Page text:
We’ve seen in the RISE and RIDE diabetic macular edema studies and also in retinal vein occlusion [RVO] studies, such as BRAVO, that leaving center involving macular edema untreated over time results in the inability to gain visual acuity once the decision is made to treat. For example, in RISE and RIDE, patients were in the control arms for 2 years and then finally allowed to cross over into the treatment arm. At that point they gained vision, but it was much more modest than the counterparts that started with injections on day 0.

A. Paul Chous, MA, OD, FAAO: Yeah, they never caught up.

Dilsher S. Dhoot, MD: They never catch up. Even though the anatomy catches up, that’s what’s interesting. These patients are able to drive. For whatever reason, there are ultra-structural changes in the retina, and they don’t catch up. Early referral, early treatment can make a difference to get these patients to have the best vision they can, even in the current anti-VEGF era because none of the new agents has addressed any of this.

A. Paul Chous, MA, OD, FAAO: What about home monitoring? I’m a big proponent of using this preferential hyperacuity perimeter for patients with dry AMD who are at elevated risk for conversion. Should we be moving more in that direction because if months go by between when we see patients and they convert, we may not catch the patient on the day they convert. I have dozens of patients using PHP [hypertext preprocessor] at home, and I haven’t had a single person convert. I’ve had a couple of false positives, but I’d rather see that patient in case they do convert. There’s some evidence that if even in a false positive, ultimately those patients are more likely to convert to wet AMD. Is that something that you use in your practice, Dilsher?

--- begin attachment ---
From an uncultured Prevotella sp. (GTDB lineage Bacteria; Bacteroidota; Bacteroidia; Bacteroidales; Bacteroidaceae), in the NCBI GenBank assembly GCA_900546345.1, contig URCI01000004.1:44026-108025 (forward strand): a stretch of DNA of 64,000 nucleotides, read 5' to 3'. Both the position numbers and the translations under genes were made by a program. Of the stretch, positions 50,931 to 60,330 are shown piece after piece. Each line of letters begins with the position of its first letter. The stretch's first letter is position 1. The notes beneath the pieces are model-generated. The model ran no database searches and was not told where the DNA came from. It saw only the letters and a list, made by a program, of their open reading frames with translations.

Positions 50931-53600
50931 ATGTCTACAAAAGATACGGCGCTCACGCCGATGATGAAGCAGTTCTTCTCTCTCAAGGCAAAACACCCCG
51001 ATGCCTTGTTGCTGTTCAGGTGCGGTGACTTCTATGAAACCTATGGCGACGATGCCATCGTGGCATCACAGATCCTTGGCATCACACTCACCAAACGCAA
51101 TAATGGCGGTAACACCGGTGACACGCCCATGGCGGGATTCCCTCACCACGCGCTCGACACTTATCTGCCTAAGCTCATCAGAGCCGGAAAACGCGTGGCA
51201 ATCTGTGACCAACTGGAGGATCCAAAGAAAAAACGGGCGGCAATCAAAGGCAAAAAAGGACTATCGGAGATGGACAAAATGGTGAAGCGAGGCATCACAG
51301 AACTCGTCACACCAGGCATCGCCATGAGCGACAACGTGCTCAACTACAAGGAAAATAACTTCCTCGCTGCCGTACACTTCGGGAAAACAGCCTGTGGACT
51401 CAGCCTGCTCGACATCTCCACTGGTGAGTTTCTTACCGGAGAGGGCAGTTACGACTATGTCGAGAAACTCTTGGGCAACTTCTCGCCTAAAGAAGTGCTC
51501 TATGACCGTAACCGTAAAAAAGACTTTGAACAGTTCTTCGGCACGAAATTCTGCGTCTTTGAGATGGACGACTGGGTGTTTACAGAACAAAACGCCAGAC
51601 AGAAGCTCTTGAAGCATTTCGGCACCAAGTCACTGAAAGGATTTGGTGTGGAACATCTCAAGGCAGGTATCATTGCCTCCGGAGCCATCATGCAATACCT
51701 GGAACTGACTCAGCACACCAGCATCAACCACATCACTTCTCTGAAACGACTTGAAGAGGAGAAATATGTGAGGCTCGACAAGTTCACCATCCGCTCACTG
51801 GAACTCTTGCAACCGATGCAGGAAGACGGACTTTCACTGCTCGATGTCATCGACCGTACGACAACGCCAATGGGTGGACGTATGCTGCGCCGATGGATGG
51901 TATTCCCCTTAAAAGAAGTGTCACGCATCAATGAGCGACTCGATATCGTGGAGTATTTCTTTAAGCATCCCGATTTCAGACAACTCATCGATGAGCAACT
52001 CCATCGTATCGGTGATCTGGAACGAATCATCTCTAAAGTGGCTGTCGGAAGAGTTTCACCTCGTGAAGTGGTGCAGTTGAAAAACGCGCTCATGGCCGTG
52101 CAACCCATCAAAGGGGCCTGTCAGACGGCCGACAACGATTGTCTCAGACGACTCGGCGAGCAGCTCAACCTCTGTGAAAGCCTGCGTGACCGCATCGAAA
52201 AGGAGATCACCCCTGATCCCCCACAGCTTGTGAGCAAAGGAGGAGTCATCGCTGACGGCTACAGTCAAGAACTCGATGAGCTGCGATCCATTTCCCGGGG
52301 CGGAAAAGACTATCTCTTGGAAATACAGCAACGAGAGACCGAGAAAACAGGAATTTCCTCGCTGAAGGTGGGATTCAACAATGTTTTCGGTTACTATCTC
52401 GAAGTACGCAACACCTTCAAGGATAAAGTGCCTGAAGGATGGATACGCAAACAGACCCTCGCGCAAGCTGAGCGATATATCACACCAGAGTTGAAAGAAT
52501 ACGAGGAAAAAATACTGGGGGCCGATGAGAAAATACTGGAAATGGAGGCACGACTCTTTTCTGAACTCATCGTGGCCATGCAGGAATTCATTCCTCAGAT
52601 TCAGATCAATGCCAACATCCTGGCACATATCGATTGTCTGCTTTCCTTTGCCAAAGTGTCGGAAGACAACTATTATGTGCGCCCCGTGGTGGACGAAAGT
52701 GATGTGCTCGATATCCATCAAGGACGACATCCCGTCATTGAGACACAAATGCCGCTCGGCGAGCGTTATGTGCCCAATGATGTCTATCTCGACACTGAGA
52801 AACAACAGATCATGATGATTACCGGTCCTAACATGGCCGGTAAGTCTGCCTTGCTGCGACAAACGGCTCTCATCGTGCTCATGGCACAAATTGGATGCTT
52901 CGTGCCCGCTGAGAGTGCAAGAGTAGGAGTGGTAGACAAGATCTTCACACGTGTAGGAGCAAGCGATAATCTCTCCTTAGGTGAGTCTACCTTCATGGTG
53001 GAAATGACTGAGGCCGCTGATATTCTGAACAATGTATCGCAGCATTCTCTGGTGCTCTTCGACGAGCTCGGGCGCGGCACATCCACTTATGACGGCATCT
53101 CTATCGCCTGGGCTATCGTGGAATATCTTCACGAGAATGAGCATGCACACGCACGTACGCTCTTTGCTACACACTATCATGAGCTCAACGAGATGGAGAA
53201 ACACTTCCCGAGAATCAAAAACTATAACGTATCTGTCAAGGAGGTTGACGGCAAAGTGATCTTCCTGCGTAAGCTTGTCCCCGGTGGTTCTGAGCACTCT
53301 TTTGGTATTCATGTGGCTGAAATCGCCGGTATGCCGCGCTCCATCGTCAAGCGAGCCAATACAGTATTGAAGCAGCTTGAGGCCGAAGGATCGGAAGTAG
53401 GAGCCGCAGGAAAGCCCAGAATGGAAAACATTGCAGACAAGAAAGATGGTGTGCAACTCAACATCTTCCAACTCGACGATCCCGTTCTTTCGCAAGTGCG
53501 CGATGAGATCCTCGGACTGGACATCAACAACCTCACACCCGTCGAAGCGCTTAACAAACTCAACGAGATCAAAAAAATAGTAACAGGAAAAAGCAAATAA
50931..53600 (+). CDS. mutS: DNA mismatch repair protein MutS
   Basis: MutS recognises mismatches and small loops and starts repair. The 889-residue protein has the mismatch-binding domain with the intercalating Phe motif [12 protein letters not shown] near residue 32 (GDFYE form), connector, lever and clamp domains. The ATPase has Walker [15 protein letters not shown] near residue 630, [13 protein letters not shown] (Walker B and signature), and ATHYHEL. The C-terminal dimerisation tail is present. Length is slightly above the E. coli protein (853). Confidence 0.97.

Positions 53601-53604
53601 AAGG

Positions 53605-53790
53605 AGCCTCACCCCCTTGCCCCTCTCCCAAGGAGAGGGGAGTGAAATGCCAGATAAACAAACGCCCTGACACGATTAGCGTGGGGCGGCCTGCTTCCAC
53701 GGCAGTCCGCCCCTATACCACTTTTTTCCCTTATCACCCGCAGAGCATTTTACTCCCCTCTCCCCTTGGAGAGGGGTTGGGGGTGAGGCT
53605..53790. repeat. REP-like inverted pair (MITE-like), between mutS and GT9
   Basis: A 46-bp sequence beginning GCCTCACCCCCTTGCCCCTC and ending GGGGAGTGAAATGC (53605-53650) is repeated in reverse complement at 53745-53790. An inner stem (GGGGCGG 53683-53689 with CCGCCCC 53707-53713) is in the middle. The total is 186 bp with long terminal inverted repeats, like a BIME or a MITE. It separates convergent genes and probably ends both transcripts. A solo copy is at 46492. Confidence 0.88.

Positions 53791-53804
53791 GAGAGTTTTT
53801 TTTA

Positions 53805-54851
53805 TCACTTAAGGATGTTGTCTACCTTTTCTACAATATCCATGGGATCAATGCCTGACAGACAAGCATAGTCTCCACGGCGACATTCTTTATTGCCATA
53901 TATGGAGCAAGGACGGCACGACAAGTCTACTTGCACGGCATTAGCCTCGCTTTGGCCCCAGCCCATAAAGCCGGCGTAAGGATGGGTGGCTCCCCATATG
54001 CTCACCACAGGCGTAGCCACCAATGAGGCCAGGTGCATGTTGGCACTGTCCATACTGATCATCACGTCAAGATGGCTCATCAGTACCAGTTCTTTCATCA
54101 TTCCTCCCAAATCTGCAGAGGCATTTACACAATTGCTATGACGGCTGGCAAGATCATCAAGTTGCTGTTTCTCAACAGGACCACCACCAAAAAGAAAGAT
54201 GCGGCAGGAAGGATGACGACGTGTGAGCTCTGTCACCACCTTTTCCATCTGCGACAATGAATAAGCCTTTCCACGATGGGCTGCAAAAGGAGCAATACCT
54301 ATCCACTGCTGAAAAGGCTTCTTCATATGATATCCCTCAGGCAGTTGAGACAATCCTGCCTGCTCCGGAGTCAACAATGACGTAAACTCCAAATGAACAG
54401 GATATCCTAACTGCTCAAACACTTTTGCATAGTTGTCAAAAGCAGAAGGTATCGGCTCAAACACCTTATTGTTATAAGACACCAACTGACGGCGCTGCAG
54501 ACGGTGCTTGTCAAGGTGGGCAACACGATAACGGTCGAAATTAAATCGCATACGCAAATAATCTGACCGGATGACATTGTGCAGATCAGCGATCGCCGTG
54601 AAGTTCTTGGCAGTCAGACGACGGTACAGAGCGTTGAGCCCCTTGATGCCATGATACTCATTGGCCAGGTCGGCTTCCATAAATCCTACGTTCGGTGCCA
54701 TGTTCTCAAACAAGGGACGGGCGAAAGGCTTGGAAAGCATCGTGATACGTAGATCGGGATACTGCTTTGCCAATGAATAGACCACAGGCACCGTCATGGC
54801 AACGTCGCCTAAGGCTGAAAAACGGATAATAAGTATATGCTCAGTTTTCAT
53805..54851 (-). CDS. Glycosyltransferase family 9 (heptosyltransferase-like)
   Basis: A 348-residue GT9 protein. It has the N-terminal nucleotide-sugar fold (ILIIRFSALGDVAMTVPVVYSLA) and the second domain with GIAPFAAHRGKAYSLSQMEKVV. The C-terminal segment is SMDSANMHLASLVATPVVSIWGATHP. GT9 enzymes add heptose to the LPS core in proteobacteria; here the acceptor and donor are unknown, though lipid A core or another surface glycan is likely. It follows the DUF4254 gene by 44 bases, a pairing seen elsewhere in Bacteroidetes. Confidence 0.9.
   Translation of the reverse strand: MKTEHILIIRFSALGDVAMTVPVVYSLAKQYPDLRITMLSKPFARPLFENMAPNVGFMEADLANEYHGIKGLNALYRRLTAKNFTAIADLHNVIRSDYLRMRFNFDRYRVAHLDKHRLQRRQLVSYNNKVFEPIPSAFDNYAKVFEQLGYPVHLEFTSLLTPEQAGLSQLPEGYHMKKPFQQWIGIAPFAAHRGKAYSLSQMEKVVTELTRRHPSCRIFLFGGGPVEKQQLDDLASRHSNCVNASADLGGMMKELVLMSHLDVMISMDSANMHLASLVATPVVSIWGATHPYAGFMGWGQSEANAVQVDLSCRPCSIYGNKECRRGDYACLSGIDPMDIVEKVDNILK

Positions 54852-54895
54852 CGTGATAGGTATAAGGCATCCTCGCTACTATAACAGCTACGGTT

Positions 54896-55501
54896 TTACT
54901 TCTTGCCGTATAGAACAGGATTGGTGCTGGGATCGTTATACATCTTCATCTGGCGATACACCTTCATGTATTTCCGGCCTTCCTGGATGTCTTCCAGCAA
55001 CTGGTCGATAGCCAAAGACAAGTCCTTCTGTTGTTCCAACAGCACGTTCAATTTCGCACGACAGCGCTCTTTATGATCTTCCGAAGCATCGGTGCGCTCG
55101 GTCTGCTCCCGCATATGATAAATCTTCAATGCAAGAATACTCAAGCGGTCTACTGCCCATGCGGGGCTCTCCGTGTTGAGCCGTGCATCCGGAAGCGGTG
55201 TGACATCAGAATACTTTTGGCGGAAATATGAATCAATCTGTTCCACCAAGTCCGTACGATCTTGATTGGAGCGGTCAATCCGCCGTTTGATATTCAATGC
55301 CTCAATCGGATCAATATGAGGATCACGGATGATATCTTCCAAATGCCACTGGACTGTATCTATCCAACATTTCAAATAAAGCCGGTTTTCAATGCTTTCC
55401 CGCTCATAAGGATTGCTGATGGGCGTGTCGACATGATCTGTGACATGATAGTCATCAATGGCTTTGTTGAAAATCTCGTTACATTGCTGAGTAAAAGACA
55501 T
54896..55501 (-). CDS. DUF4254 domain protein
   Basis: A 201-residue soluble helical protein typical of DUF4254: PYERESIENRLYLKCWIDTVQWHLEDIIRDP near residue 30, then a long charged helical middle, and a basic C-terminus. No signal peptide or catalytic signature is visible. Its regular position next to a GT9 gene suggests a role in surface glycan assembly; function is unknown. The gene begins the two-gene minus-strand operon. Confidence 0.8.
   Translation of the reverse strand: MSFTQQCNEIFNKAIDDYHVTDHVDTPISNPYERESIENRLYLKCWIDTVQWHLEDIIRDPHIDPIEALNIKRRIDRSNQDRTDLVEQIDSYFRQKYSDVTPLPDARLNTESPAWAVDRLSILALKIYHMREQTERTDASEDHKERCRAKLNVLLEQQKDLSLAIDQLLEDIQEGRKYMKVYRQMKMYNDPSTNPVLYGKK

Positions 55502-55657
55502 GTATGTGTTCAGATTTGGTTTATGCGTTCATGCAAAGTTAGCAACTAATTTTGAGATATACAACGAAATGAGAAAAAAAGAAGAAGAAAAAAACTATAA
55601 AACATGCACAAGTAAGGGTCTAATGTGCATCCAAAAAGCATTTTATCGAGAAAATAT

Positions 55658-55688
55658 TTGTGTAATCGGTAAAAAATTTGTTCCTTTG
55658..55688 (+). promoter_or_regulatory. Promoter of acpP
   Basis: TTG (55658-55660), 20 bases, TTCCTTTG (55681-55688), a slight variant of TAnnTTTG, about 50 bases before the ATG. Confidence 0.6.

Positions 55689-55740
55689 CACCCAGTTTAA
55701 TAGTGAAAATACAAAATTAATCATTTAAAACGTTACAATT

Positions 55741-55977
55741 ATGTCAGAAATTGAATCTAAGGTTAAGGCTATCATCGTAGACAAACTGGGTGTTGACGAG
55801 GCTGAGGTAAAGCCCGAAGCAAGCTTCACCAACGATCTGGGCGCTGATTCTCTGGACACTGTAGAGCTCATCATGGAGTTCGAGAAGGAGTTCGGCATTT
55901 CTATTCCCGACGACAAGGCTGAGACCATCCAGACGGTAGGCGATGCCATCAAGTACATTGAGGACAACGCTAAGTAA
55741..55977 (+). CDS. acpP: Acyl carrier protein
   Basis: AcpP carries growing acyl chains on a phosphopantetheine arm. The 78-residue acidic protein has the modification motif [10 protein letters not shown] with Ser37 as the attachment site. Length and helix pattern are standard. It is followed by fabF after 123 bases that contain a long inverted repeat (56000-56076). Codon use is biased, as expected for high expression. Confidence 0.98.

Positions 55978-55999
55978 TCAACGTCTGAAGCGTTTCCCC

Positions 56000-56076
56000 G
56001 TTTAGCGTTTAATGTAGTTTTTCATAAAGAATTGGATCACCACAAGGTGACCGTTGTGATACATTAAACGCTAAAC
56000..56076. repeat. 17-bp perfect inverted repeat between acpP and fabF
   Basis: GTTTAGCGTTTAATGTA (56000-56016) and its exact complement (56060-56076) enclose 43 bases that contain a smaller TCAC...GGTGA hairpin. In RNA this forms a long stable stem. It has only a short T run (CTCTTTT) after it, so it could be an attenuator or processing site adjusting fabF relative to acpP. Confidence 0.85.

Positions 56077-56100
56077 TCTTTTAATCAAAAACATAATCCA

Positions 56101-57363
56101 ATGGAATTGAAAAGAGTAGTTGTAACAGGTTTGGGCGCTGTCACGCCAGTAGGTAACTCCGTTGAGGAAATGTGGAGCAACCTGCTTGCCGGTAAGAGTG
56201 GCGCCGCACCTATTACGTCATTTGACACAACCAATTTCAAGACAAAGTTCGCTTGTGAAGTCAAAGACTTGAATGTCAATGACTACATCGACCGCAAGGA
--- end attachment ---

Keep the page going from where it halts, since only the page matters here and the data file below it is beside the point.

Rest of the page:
Dilsher S. Dhoot, MD: Yeah, most definitely. I like the idea that it’s using technology to help find these patients sooner. There was an issue with insurance and payment on the device in the past. That may have been worked out recently, and then they cut the sales force, so that stunted the growth of that product. The next new thing is going to be potentially home monitoring, but potentially home OCT [optical coherence tomography] devices. That’s going to be fascinating. If you can monitor patients with an OCT in their homes via computer algorithms, that’s going to be a next-level thing. Hopefully the payers will be on board because it would be good for patient care.

A. Paul Chous, MA, OD, FAAO: It’s a different target audience with home OCT. It’s people who have already had a choroidal neovascular membrane, presumably?

Dilsher S. Dhoot, MD:Potentially, but if they’re able to scale these machines, you can see how it could also be a device that could use the screen for wet AMD conversion as well.